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Discussion Starter · #1 ·
Anybody out there have experience with a product line called POR15??
I read an article in Rod & Custom last year and they said this stuff was great for repairing and preventing rust in and on sheetmetal.
Looking for some feedback on long term usgae.
Come on, let me have it!!
 

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Yeah, it works great. Totally worth the money. Stops rust, coats rust, does everything it says it does. Finish is hard as steel. I used it on my entire roof. Check out this link.

www.rustpaint.com
 

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Everything I've ever heard is absolutely positive. I used it to do the entire floorboards and underside of my car. I really like the way it came out. One tip: don't buy their kits, which give too much of the stuff you don't need (masks, gloves, stirrers, etc.), and not enough of what you do need - the Metal Etch and the paint itself. Get the silver paint for most auto applications.
 

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i was wondering about that stuff too but i forgot what it was called, so how much paint would i need to the entire underside of my car? its a late model mustang, and basically with that stuff you just paint rigth over everything, you dont have to clean out the already rusted areas correct? i dont have any rusted through areas just occassional surface rust.
 

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I forget how much I used to do the entire interior floor and underside of my car. Check out the website www.por-15.com. If I remember it took two medium sized containers. (Sorry, I know that's lame.) Check out the directions on the site also.
You need to degrease the metal very well prior to using their Metal-Etch product. Then you apply the POR-15 paint. You can get away with wire brushing the loose rusty scale off. Then, be sure to vacuum up off all the dust, debris, etc. Just be sure your metal is clean: it's okay to be rusty, that's what it's for "paint over rust" POR.
 

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I bought a pint of por 15 about 6 months ago to coat the inside of my quater panels and still havent done it. Lazyness and getting sidetracked i guess got the best of me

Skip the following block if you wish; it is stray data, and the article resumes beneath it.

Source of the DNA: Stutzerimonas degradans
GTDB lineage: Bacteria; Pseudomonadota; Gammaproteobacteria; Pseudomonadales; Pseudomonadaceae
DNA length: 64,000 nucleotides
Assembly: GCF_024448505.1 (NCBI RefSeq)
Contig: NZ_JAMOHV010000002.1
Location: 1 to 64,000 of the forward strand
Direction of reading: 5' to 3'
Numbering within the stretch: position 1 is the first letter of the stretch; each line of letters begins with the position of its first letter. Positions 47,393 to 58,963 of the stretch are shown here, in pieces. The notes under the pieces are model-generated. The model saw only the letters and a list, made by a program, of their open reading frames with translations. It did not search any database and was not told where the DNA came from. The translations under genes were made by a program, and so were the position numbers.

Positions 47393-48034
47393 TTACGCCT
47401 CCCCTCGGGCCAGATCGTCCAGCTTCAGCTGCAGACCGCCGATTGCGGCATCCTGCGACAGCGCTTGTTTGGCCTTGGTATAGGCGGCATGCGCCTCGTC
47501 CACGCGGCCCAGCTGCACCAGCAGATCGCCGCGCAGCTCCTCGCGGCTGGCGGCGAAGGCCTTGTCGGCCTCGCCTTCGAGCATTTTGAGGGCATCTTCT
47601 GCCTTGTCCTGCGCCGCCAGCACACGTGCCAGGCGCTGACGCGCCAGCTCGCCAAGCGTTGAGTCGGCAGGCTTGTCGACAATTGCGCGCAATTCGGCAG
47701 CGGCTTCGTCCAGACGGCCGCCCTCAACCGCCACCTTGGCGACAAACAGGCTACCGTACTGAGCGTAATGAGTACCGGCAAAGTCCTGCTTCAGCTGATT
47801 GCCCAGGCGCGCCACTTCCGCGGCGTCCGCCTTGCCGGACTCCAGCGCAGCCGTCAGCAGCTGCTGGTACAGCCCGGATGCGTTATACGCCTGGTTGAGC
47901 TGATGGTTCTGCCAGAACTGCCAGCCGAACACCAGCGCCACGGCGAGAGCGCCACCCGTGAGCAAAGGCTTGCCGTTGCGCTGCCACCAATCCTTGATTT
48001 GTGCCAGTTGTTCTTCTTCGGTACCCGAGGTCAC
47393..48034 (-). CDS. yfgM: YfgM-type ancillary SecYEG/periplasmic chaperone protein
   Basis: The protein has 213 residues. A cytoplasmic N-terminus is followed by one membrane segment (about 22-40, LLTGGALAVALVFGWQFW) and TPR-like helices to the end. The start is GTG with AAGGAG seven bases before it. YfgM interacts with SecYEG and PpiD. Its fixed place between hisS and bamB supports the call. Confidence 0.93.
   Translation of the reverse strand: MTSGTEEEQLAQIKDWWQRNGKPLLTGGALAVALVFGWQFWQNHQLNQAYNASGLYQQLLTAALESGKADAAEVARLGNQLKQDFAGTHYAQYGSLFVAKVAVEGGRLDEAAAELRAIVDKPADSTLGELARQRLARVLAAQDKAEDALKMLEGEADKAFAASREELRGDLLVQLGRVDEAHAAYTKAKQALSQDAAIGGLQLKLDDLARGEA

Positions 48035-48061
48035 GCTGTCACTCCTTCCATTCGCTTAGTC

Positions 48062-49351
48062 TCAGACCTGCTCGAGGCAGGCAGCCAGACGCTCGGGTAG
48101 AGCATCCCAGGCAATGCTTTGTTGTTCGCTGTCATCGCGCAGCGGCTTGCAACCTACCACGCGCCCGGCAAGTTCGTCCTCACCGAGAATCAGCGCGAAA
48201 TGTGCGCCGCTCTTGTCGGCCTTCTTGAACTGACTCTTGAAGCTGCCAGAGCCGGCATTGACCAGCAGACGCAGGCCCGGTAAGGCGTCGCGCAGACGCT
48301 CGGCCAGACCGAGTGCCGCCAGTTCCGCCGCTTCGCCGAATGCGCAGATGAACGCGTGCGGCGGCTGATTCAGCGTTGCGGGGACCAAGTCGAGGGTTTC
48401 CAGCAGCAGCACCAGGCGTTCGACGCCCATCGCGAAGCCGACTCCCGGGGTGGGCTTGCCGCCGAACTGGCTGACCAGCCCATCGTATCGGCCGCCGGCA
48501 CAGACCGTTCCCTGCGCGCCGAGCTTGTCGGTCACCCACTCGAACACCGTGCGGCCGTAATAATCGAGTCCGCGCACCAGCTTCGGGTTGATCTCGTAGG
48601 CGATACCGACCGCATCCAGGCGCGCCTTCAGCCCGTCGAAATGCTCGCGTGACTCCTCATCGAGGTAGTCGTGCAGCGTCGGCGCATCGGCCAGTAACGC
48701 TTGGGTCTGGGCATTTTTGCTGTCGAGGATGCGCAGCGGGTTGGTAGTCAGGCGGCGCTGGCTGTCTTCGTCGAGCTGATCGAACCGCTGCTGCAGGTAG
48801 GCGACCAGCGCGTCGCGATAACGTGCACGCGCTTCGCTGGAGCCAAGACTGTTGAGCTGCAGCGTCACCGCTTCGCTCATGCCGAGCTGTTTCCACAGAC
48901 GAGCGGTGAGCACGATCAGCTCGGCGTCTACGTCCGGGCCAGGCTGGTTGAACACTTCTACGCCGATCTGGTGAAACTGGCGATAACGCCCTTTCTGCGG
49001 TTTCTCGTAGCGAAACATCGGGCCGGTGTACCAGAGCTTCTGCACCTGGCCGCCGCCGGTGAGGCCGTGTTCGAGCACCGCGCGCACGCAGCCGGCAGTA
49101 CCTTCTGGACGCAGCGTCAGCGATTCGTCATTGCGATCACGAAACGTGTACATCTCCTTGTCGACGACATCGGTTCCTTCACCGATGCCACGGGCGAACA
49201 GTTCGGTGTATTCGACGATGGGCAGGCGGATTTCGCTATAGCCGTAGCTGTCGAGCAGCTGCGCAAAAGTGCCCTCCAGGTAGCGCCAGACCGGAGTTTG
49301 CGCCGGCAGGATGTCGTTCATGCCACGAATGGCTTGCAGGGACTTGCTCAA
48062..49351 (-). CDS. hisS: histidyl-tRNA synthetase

But anyways so how much prep has everyone done? I was basically just going to use a die grinder with a wire wheels. Blast all all the loose crap of the quaters i could and then vaccume it out. Is this sufficient? Also how thick should i paint it on? thanx alot. MAN I LOVE THIS SITE!

Rich
 

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I used the gloss black to paint the roll bars in my racecar. It works great, brush it on, and the brush strokes smooth out flat when it dries and you cant even tell it was brushed on. The real nice thing is, you dont get overspray all over the inside of the car, and the stuff is hard as h*ll when it dries. But, whatever you get it on, its on for good. That includes your clothes, your skin (has to wear off), the floor, everything.
 

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My Morris was in a junkyard for 25 years before I got it back in 1996. The floor was rusted thru in a few spots but I just wire brushed it off,vacuumed the loose stuff and painted it with POR15. It has held up really good and I would highly recommend it. I only brushed it on the top side of the floor and no rust has returned. The only bad thing is POR15 doesn't have a long shelf life after being opened and even when kept refrigerated doesn't stay useful for too long.
 

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I agree with JustJim. Once you've opened a can you're committed. You can supposedly keep the excess in a sealed container (like an old Cool Whip container), but that's not really the case. It will go bad, or rather, get air to it and it will harden. So you're better with a few small cans than one large one. As far as prep, you don't need to go nuts. You just want to wire brush off the loose rust, dirt, etc., and vacuum it out. I went overboard with a 3M "sponge" type wheel attached to the end of my drill and cleaned off the metal more than I needed to. Just get off the loose stuff, clean off any grease very well, put their Metal Etch (absolutely required) on the metal as directed and wash it out well. LET IT FULLY DRY, before painting on the POR-15. I too used a brush and it came out brush stroke free. GREAT product.
 

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Some WARNINGS about POR beofre you run out and purchase it- the product contains Isocynates and that is why its shelf life is very short once opened. What this means is you are dealing with a product that contains chemicals that are MUCH more hazardous than typical paints. Isocynates CAN kill and/or subject someone to industrial asthma. Each persons exposure limit varies, some folks are so sensitive that even one exposure can result in severe health problems.